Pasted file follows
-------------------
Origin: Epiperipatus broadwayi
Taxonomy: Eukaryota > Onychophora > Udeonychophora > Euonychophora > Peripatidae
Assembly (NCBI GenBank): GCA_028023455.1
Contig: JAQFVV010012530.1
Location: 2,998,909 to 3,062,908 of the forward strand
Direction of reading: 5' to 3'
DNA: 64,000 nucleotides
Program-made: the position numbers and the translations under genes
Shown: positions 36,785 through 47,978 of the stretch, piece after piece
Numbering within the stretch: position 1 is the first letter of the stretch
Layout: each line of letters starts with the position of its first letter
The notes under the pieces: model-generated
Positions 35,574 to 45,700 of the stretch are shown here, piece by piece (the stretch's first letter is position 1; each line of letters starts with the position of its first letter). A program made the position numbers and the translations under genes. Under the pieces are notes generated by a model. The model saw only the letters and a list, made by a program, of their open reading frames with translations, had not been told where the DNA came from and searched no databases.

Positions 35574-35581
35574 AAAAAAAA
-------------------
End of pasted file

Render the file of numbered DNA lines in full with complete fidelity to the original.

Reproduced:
Origin: Epiperipatus broadwayi
Taxonomy: Eukaryota > Onychophora > Udeonychophora > Euonychophora > Peripatidae
Assembly (NCBI GenBank): GCA_028023455.1
Contig: JAQFVV010012530.1
Location: 2,998,909 to 3,062,908 of the forward strand
Direction of reading: 5' to 3'
DNA: 64,000 nucleotides
Program-made: the position numbers and the translations under genes
Shown: positions 36,785 through 47,978 of the stretch, piece after piece
Numbering within the stretch: position 1 is the first letter of the stretch
Layout: each line of letters starts with the position of its first letter
The notes under the pieces: model-generated
Positions 35,574 to 45,700 of the stretch are shown here, piece by piece (the stretch's first letter is position 1; each line of letters starts with the position of its first letter). A program made the position numbers and the translations under genes. Under the pieces are notes generated by a model. The model saw only the letters and a list, made by a program, of their open reading frames with translations, had not been told where the DNA came from and searched no databases.

Positions 35574-35581
35574 AAAAAAAA